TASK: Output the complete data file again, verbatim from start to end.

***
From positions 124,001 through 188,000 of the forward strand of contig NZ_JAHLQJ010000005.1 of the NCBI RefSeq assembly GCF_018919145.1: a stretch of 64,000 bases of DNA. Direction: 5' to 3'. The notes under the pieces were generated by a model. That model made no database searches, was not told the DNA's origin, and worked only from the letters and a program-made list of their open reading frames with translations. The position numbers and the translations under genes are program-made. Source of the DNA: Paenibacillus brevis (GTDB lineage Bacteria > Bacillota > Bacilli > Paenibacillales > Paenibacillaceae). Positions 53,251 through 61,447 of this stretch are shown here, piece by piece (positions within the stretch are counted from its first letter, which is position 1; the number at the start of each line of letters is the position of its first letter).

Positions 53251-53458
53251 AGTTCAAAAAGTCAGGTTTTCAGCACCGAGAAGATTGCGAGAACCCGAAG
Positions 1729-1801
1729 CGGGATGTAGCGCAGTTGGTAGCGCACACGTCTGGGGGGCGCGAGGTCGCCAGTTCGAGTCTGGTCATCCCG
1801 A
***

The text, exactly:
From positions 124,001 through 188,000 of the forward strand of contig NZ_JAHLQJ010000005.1 of the NCBI RefSeq assembly GCF_018919145.1: a stretch of 64,000 bases of DNA. Direction: 5' to 3'. The notes under the pieces were generated by a model. That model made no database searches, was not told the DNA's origin, and worked only from the letters and a program-made list of their open reading frames with translations. The position numbers and the translations under genes are program-made. Source of the DNA: Paenibacillus brevis (GTDB lineage Bacteria > Bacillota > Bacilli > Paenibacillales > Paenibacillaceae). Positions 53,251 through 61,447 of this stretch are shown here, piece by piece (positions within the stretch are counted from its first letter, which is position 1; the number at the start of each line of letters is the position of its first letter).

Positions 53251-53458
53251 AGTTCAAAAAGTCAGGTTTTCAGCACCGAGAAGATTGCGAGAACCCGAAG
Positions 1729-1801
1729 CGGGATGTAGCGCAGTTGGTAGCGCACACGTCTGGGGGGCGCGAGGTCGCCAGTTCGAGTCTGGTCATCCCG
1801 A